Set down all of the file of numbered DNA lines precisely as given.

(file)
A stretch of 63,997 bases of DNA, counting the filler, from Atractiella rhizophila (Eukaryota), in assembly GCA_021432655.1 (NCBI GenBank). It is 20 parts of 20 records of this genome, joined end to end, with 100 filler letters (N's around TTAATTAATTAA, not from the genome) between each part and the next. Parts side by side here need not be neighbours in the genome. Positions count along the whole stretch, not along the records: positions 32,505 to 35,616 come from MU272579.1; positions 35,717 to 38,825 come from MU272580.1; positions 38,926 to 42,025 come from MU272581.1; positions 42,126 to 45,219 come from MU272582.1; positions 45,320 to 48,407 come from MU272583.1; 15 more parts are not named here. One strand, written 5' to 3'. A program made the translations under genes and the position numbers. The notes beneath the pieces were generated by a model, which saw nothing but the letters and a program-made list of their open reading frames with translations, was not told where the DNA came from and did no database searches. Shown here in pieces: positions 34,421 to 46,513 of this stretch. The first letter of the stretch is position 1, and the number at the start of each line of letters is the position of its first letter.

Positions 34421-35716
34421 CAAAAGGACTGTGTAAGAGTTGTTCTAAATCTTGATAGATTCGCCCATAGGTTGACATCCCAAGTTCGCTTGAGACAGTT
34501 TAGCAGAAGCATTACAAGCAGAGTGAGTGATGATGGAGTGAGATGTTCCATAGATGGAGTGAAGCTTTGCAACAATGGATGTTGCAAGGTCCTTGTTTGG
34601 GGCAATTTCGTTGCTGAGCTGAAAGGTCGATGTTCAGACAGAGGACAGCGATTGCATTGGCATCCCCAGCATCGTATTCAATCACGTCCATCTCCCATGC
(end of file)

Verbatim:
A stretch of 63,997 bases of DNA, counting the filler, from Atractiella rhizophila (Eukaryota), in assembly GCA_021432655.1 (NCBI GenBank). It is 20 parts of 20 records of this genome, joined end to end, with 100 filler letters (N's around TTAATTAATTAA, not from the genome) between each part and the next. Parts side by side here need not be neighbours in the genome. Positions count along the whole stretch, not along the records: positions 32,505 to 35,616 come from MU272579.1; positions 35,717 to 38,825 come from MU272580.1; positions 38,926 to 42,025 come from MU272581.1; positions 42,126 to 45,219 come from MU272582.1; positions 45,320 to 48,407 come from MU272583.1; 15 more parts are not named here. One strand, written 5' to 3'. A program made the translations under genes and the position numbers. The notes beneath the pieces were generated by a model, which saw nothing but the letters and a program-made list of their open reading frames with translations, was not told where the DNA came from and did no database searches. Shown here in pieces: positions 34,421 to 46,513 of this stretch. The first letter of the stretch is position 1, and the number at the start of each line of letters is the position of its first letter.

Positions 34421-35716
34421 CAAAAGGACTGTGTAAGAGTTGTTCTAAATCTTGATAGATTCGCCCATAGGTTGACATCCCAAGTTCGCTTGAGACAGTT
34501 TAGCAGAAGCATTACAAGCAGAGTGAGTGATGATGGAGTGAGATGTTCCATAGATGGAGTGAAGCTTTGCAACAATGGATGTTGCAAGGTCCTTGTTTGG
34601 GGCAATTTCGTTGCTGAGCTGAAAGGTCGATGTTCAGACAGAGGACAGCGATTGCATTGGCATCCCCAGCATCGTATTCAATCACGTCCATCTCCCATGC